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Recruiting, retention relies on rewards | BenefitsPro

Recruiting, retention relies on rewards

Although the unemployment number remains high, employers continue to struggle with recruiting and retaining employees with critical skills, and this is largely due to a mismatch in rewards offered by employers and those desired by employees, says Laura Sejen, global practice leader, rewards at Towers Watson, a global professional services company in New York City.

Based on a new study by Towers Watson, the top reward desired by employees is a competitive base salary. Of course, other benefits certainly carry value, much of the success of recruiting and retention comes down to competitive pay.

“With all the other changes that have been going on in the workplace, employees are looking to that competitive base pay as something that’s a stable form of reward within their total rewards portfolio,” Sejen says. “If offered a comparable job from a different employer for more pay, employees would be inclined to go.”

However, given today’s economy, many employers are running on tighter budgets, and payroll is often the highest expense for an organization’s operating budget, Sejen says. While many employers are budgeting for 3 percent salary increases, this is only slightly above the inflation rate that is hovering near 2 percent. At that rate, employees are barely keeping ahead and much more likely to leave when a higher salary become available.

“We recommend that employers try to ensure the base line competitiveness of their salaries,” Sejen says. “It’s the Goldilocks approach – not too little, not too much. You just need to make sure you’re competitive, and you are not prevented from hiring the types of people you want to hire or retain the types of people you need to retain.”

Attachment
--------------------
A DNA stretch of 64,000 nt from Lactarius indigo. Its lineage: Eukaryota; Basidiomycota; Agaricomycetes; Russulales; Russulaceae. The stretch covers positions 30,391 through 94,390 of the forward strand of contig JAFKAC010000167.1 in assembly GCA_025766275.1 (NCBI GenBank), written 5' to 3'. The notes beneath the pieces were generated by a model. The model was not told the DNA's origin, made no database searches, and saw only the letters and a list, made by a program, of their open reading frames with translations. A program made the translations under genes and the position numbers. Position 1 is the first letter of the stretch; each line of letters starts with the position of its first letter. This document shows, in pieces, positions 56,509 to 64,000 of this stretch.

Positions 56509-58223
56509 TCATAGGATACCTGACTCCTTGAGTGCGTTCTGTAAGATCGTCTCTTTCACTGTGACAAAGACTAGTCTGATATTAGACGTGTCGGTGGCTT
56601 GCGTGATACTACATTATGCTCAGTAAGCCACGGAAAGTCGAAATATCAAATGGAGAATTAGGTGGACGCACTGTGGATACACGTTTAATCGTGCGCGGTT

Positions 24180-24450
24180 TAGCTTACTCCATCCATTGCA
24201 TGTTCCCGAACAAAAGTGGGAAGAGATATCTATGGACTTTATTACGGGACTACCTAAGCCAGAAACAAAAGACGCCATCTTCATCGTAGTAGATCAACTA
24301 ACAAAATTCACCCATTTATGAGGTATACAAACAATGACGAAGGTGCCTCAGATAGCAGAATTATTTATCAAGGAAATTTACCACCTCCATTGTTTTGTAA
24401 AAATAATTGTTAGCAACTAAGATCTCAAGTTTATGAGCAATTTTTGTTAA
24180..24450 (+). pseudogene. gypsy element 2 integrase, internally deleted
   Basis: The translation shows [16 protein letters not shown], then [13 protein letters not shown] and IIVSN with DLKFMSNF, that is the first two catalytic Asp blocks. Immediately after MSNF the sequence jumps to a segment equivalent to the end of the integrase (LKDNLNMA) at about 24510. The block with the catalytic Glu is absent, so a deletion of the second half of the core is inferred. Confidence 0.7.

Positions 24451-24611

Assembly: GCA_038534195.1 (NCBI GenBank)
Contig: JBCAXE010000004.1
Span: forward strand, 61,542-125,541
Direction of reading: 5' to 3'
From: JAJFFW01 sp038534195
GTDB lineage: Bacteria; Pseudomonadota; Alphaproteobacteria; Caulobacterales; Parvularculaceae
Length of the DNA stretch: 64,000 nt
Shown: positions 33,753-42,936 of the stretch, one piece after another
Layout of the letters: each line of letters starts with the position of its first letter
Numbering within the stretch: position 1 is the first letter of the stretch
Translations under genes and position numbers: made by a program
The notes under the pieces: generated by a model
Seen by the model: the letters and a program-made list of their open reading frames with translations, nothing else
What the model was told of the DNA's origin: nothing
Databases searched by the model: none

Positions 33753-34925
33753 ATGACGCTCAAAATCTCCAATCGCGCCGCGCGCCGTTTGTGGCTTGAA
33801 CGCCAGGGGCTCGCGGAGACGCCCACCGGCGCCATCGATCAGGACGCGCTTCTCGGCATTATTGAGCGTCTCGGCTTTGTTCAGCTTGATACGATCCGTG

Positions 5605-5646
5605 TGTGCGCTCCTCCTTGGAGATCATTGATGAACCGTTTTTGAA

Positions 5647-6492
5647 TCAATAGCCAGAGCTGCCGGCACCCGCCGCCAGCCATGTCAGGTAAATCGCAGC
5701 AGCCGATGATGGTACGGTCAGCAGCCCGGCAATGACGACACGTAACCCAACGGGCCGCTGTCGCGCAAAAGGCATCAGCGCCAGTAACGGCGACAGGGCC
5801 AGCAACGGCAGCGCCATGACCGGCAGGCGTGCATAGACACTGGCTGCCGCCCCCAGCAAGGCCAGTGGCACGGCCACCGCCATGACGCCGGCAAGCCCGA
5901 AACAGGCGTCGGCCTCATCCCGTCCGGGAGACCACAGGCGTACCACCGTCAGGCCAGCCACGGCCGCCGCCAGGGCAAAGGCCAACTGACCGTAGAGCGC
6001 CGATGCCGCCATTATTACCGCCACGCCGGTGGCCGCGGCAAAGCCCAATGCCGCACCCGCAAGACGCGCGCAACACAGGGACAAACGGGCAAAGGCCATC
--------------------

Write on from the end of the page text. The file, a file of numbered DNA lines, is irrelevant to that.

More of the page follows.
Additionally, employers should focus on career development, Sejen says. As employers are trying to keep payroll budgets conservative, outlining future career plans gives employees the chance to see potential job advancements, which typically means higher salaries in the future. Discussing career development also suggests job stability, and that is another one of the top drivers of recruiting and retention, especially in today’s economy.

“There’s not an explicit, hard dollar cost associated with clarifying career paths for employees,” Sejen says. “It’s salary increase in disguise. Employees simply having an understanding of what career paths or career moves might be available can be helpful.”

The Towers Watson survey finds that both employers and employees do not appreciate performance management, but that is a mistake, Sejen says. With performance management, an employer can convey organizational priorities and objectives that employees should focused on from a team level as well as an individual level.

“If an employer can get performance management right, it’s the best way to link pay decisions to performance outcomes,” Sejen says. “It’s a challenge and an opportunity for companies to try to improve their efforts around performance management.”

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